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Obituary: Robert Prizeman

08 October 2021


Simon Niemiński writes:

ROBERT PRIZEMAN, organist of St Philip’s, Norbury, in south London, founder and director of the boys’ choir Libera, and musical adviser for BBC’s Songs of Praise, has died, aged 69.

The circumstances of Robert’s beginnings as a choral director belied Libera’s eventual global success; for the St Philip’s choir centenary celebration, he wrote about joining as a boy and his first encounter with the head chorister: “As I opened the vestry door, he charged out with a mop on his head. Discipline was not a strong feature of the choir in the 60s and early 70s.”

Robert was later appointed organist, aged 18: “Turning up in school uniform didn’t do a lot for the discipline. Indeed, at the first practice I had problems getting most of the boys to stop swinging on the church gates and come into the vestry.” Robert’s ever youthful approach, though, was undoubtedly the key to the frequent reinvention of his church choir and the growth of its audience.

Music beyond the church repertoire was introduced, with early concerts (or “Choirsturbances”) and the irreverent but factually based “Choirboys — The Full Story”, telling the tale of “Roger” or “Tyrone”, the press-ganged chorister, and including Mr Mudd of Lincoln Cathedral swigging from a bottle of Gordon’s gin, which “brought the house — and our reputation — down on many occasions”.

In the early 1980s, there had been increased publicity for the choir of St Philip’s, owing to several finalists and one winner of the Choirboy of the Year competition. The path to Libera began in 1984, with the St Philip’s choir’s involvement in Sal Solo’s song “San Damiano”, written for the BBC’s Rock Gospel Show. The song became a top-20 chart hit, and thus the choir was propelled into Top of the Pops and beyond.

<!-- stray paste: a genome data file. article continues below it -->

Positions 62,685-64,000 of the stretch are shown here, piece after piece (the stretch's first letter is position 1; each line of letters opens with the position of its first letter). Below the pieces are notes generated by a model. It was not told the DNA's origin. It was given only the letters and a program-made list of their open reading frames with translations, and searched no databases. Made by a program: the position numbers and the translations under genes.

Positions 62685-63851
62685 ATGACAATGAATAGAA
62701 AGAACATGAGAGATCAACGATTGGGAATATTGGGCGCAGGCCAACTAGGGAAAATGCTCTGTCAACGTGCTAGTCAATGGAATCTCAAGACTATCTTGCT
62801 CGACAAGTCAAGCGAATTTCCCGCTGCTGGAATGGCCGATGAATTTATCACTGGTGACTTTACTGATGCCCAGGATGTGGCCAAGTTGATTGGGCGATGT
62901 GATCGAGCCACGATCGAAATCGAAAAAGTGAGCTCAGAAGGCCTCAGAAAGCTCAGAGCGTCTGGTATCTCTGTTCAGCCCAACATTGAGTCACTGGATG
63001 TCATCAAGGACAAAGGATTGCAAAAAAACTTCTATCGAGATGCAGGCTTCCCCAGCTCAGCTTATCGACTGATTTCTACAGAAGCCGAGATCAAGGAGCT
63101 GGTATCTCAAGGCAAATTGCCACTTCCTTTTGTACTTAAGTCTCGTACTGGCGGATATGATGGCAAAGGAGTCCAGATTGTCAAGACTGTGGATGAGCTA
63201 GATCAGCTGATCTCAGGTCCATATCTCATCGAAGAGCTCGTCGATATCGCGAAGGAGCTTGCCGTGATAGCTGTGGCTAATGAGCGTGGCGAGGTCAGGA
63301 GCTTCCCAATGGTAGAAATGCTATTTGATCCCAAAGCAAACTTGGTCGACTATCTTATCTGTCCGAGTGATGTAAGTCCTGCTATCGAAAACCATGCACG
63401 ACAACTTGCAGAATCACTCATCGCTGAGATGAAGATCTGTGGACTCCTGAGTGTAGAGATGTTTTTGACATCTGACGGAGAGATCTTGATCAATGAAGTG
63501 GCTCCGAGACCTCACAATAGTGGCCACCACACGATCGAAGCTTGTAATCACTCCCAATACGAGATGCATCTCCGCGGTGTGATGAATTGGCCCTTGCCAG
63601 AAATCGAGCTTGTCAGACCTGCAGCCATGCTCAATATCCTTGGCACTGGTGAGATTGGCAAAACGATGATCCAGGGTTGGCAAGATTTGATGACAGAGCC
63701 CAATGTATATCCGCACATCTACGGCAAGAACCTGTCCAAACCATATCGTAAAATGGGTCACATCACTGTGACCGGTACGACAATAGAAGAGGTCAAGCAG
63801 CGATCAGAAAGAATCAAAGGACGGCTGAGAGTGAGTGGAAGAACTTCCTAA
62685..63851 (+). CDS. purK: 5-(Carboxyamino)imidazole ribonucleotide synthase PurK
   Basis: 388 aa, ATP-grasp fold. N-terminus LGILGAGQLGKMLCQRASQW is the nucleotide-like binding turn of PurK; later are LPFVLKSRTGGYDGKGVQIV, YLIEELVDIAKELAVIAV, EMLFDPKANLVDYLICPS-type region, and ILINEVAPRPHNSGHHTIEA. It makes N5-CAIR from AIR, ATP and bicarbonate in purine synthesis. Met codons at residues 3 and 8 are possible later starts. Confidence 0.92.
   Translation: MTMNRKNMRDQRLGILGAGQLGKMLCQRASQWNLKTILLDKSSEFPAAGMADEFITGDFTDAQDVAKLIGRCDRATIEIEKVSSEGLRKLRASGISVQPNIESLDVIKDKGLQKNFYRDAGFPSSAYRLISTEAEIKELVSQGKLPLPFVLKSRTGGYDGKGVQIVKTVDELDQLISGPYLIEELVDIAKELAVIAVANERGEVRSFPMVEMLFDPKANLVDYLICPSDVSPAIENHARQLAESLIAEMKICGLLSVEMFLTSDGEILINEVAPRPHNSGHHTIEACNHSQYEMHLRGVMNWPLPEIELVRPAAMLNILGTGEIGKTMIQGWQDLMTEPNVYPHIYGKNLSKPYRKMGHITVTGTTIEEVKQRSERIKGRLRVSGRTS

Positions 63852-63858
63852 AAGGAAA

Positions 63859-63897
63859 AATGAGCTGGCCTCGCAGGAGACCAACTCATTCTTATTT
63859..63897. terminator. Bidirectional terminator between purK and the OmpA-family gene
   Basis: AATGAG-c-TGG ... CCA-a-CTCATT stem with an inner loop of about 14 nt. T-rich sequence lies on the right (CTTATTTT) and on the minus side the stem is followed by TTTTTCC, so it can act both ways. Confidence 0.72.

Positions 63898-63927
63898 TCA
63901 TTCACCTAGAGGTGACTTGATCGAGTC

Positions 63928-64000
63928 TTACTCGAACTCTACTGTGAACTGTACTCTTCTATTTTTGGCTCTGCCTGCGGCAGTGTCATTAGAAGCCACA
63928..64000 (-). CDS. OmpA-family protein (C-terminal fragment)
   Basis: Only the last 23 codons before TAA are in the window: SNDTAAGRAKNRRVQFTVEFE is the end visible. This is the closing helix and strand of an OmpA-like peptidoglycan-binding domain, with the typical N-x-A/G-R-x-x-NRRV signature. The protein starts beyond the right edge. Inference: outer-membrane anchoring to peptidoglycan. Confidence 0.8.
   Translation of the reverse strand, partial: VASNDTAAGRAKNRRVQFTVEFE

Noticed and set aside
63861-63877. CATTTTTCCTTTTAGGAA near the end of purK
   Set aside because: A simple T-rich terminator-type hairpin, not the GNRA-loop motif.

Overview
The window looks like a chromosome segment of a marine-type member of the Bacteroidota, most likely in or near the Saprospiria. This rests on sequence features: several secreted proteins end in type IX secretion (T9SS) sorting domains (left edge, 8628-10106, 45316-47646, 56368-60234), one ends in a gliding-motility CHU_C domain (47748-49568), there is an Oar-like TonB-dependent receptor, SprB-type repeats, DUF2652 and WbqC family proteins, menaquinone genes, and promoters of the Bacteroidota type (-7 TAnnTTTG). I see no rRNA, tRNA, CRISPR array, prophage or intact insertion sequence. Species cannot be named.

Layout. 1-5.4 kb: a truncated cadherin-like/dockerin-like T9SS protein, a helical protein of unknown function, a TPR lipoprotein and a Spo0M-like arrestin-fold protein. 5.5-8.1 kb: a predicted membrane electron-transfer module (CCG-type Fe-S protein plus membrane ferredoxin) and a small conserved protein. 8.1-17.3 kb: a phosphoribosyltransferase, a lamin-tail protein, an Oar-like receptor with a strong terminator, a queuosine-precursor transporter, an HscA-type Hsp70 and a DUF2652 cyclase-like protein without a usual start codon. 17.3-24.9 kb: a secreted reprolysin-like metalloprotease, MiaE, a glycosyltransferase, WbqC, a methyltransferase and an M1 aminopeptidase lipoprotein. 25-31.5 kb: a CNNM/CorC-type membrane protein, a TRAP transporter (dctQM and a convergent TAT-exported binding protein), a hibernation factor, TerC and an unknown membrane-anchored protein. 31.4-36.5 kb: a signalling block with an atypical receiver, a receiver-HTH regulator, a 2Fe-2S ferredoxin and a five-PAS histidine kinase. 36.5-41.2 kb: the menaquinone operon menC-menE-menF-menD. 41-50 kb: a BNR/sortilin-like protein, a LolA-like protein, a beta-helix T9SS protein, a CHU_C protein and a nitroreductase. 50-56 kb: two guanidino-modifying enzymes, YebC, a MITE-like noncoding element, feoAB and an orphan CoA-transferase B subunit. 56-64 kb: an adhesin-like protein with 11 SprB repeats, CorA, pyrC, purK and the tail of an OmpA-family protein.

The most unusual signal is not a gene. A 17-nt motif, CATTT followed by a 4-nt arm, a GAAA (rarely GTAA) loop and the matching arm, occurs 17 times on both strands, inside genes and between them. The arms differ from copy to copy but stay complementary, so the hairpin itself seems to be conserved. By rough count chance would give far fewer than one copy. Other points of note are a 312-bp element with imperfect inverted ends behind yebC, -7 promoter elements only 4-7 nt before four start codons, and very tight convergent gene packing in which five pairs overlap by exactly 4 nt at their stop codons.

During the 1990s, appearances with celebrities followed (the likes of Elton John, Pavarotti, and Dame Edna), and the extra-ecclesial side of the choir became Angel Voices, now with its own album releases. In 1999, the choir became Libera, with the release of an eponymous single.

Libera’s sound world is Robert’s unique creation, evolving from his own work as a soundtrack composer and from different church traditions, for example, plainchant and the soaring treble lines of cathedral music, to which are added New Age and contemporary pop textures and harmonies. His uncanny ability to appeal to a wide audience led Libera to a busy schedule of domestic and international concert touring, which could see them performing in Upper Norwood, south London, one month and Osaka the next.

Despite the international celebrity, boys from Libera continue to sing at St Philip’s, Norbury. The discipline issues of the ’70s developed into a remarkable pyramid structure of musical education, much of it carried out by senior choristers, under Robert’s leadership. He had been greatly involved with the work of the RSCM, and was awarded an ARSCM in 2010.

In addition to his choral work, Robert was a broadcaster, presenting the BBC Radio 3 young people’s magazine programme Fanfare and the radio documentary Herbert Howells: Echoes of a lifetime for Howells’s 90th birthday in 1982. He was a longstanding adviser for BBC’s Songs of Praise, composing the current theme music in 1986, a piece that, in its original organ-solo version, remains a popular repertoire item for organists.

Perhaps his legacy as an extraordinary but self-effacing choral director with the church at heart might well be summed up by his song “Sing for Ever, which became the first Children in Need telethon anthem in 1988. Last year, as the pandemic abruptly halted choral activities, it was adopted by the Cathedral Choirs’ Emergency Fund for its video performance involving choristers UK-wide.

In an email to me, Robert wrote: “Funny about Sing for Ever. I would have thought it rather downmarket for the cathedral choirs, but I suppose it fitted the function lyrically. Honoured to have it used after so many years.”

Libera’s latest album, If, Robert’s last, will be released on 15 October. Its final track, fittingly, is Lux æterna.

Robert Prizeman was born on 28 February 1952 and died on 8 September 2021.

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